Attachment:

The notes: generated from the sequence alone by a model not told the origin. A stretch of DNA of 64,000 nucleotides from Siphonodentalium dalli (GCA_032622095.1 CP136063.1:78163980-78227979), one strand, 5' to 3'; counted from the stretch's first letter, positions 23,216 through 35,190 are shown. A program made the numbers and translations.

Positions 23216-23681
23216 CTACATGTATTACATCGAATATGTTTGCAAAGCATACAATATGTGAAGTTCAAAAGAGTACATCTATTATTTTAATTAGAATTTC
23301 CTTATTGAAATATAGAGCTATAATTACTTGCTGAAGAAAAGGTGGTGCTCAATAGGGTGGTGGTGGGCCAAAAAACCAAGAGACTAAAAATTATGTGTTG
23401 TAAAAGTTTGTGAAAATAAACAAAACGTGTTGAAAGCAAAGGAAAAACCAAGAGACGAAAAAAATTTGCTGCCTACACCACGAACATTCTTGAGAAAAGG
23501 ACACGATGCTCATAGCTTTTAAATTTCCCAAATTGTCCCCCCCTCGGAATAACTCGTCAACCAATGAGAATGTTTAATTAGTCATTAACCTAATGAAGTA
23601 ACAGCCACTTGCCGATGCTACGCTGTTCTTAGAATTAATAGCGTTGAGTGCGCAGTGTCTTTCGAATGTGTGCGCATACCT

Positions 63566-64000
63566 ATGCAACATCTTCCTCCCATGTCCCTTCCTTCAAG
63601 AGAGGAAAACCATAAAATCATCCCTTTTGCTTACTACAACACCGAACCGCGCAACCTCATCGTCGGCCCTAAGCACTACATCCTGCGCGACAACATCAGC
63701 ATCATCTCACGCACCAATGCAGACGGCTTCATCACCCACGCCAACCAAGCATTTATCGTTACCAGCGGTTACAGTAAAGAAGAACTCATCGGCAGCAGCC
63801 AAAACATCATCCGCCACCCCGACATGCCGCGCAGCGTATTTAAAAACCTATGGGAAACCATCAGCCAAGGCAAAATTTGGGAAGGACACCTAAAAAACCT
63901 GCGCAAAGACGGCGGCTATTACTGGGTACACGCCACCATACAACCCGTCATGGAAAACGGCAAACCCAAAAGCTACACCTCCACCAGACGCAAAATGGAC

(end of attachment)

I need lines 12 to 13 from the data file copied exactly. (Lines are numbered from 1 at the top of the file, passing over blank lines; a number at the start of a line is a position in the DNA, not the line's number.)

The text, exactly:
63801 AAAACATCATCCGCCACCCCGACATGCCGCGCAGCGTATTTAAAAACCTATGGGAAACCATCAGCCAAGGCAAAATTTGGGAAGGACACCTAAAAAACCT
63901 GCGCAAAGACGGCGGCTATTACTGGGTACACGCCACCATACAACCCGTCATGGAAAACGGCAAACCCAAAAGCTACACCTCCACCAGACGCAAAATGGAC